TaxProf Blog

Editor: Paul L. Caron, Dean
Pepperdine University School of Law

Thursday, May 29, 2014

Rising College Costs, Politics, and Tax Reform

Wall Street Journal, Efforts to Curb College Costs Face Resistance:

WSJObama administration initiatives intended to help restrain soaring college costs are facing resistance from schools and from a bipartisan bloc of lawmakers looking to protect institutions in their districts.

Groups representing colleges and universities this week formally opposed the administration's plan to more tightly oversee programs that officials say leave students in steep debt but with weak job prospects. The new rules cover for-profit schools along with career-training programs—those that lead to certificates, but not degrees, in a given field, such as mechanics or cosmetology—at public schools and nonprofits. A bipartisan group in Congress is seeking ways to kill the plan, which the administration wants to have in place by November.

At the same time, the administration is planning to delay the rollout of its signature higher-education initiative: a college-rating system that would score institutions based on their affordability and quality. Education Department officials, hoping to have that proposal in place by late 2015, said they need more time to draft the rules after criticism from school officials unnerved by the prospect of federal officials' making value judgments on a school's worth.

Center for American Progress, Harnessing the Tax Code to Promote College Affordability: Options for Reform:

ChartThe United States tax code is full of provisions designed to encourage or reward specific behaviors, such as owning a home or saving for retirement. Tax benefits for higher education are no exception: Contributions to some college savings accounts grow tax-free, college tuition is often tax deductible, and some student-loan borrowers are able to deduct the interest paid on their student loans just as they would the interest paid on their mortgage.

These higher education tax provisions have implications for access, affordability, and equity. Higher-income families benefit from tax-free savings toward future college costs through Section 529 college savings plans. The tax code, however, rewards middle-class families for savings less, because tax benefits are much smaller for those in lower tax brackets, and these families largely do not participate.

While in school, parents and students face several competing tax incentives—such as the American Opportunity Tax Credit, Lifetime Learning Credit, and tuition and fees deduction—and an estimated 1.7 million tax filers each year do not make the optimal choices. In addition, the tax benefits available on student-loan interest help some struggling borrowers, but not others, because some earn too little to truly benefit.

Given that the federal budget contains more than $1 trillion in annual tax expenditures—government spending delivered through tax breaks or exceptions—it is no surprise that these expenditures face increased scrutiny. As tuition costs and student-loan debt have both increased dramatically, tax provisions should change to ensure the best possible outcomes for parents, students, and graduates.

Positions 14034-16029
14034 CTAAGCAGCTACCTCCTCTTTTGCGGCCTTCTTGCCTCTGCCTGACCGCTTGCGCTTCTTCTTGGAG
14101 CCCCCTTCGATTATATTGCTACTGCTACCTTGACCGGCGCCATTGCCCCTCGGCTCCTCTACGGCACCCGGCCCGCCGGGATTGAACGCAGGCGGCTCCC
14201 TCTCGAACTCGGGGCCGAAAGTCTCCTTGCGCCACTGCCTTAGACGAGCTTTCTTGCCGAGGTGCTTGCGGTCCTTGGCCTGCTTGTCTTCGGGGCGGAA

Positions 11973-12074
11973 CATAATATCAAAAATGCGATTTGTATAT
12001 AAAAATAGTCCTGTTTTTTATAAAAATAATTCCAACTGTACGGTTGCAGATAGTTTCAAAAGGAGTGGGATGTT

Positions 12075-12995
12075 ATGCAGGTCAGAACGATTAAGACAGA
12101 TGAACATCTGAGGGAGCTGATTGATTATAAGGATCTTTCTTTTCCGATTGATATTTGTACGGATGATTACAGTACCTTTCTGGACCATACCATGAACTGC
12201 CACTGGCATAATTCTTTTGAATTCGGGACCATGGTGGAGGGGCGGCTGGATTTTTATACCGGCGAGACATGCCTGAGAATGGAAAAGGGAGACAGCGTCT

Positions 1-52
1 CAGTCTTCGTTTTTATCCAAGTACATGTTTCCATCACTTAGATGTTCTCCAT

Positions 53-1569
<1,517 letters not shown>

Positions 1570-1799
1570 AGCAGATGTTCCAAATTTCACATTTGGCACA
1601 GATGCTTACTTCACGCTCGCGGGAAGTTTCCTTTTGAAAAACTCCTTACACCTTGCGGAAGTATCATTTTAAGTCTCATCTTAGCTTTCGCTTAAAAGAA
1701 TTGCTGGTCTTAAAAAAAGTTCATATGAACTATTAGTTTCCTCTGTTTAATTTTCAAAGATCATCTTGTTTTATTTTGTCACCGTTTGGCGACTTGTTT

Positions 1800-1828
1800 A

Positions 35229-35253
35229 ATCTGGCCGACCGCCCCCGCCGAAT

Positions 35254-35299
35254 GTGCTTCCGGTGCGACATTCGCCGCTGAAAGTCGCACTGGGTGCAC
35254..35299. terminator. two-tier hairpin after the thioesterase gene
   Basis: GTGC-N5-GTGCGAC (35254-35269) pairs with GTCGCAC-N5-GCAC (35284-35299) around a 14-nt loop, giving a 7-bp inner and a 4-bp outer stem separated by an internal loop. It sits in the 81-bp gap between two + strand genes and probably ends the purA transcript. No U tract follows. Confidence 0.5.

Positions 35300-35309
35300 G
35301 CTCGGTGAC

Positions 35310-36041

Several recent proposals have argued for major changes to the tax code for higher education, including House Ways and Means Committee Chairman Dave Camp (R-MI)’s vision of tax reform released in February. Rep. Camp’s proposal would preserve and slightly expand the American Opportunity Tax Credit, which provides a refundable credit to low-income college students. It would also limit the use of retirement funds to pay for higher education, and tax the growth of large university endowments, among other provisions.

Unlike these broad proposals, this brief does not propose a comprehensive reform of the higher education tax system. Such an effort would overlap with many provisions and principles that exist throughout the tax code, such as retirement savings that can also be used for education, the tax advantages of charitable contributions, and the deduction of interest. Instead, this brief presents a menu of potential ideas for making each stage—before enrollment, during enrollment, and post-enrollment—more effective and equitable in terms of directing tax incentives to those who would benefit most from them.

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The universities' position is roughly equivalent to that of the First Estate in revolutionary France--"we do good things and should therefore be exempt from taxation and public scrutiny"--and has about the same chance of survival

Posted by: michael livingston | May 30, 2014 4:55:52 AM

Michael Livingston is correct. Universities have burned through so much goodwill that even liberal Obama does not trust them.

Posted by: JM | May 30, 2014 7:32:49 AM

"The universities' position is roughly equivalent to that of the First Estate in revolutionary France--"we do good things and should therefore be exempt from taxation and public scrutiny"--and has about the same chance of survival"

I'd argue that the so-called promise of higher ed is too strongly ingrained in the American public for politicians to *punish* them with taxation, or in the current vernacular, Commie wealth redistribution!!! Anyways, our current president has conflated "the normative return of college" with "the superlative returns of Columbia and HLS," so don't expect him to do much. At times, he rather seems to merely repeat the canned mission statements of some of our more venal, student lender-funded higher education think tanks.

Posted by: Unemployed Northeastern | May 30, 2014 10:05:27 AM